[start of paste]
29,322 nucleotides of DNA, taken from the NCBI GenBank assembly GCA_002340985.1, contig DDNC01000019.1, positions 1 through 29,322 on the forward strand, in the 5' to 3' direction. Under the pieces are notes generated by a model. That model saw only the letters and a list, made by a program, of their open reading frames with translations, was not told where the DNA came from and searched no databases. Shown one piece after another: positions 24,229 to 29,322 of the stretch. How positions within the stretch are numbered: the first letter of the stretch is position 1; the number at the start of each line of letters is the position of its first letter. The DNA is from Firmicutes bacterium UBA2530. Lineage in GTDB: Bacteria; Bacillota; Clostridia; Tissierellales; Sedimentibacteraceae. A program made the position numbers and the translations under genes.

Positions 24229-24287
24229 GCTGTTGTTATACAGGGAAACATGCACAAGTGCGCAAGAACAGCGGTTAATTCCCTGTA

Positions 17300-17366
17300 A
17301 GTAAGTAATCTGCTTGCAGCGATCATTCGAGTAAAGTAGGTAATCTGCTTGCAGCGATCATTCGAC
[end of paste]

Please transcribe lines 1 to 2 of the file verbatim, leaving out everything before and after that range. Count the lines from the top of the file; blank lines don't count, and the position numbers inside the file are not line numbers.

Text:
29,322 nucleotides of DNA, taken from the NCBI GenBank assembly GCA_002340985.1, contig DDNC01000019.1, positions 1 through 29,322 on the forward strand, in the 5' to 3' direction. Under the pieces are notes generated by a model. That model saw only the letters and a list, made by a program, of their open reading frames with translations, was not told where the DNA came from and searched no databases. Shown one piece after another: positions 24,229 to 29,322 of the stretch. How positions within the stretch are numbered: the first letter of the stretch is position 1; the number at the start of each line of letters is the position of its first letter. The DNA is from Firmicutes bacterium UBA2530. Lineage in GTDB: Bacteria; Bacillota; Clostridia; Tissierellales; Sedimentibacteraceae. A program made the position numbers and the translations under genes.

Positions 24229-24287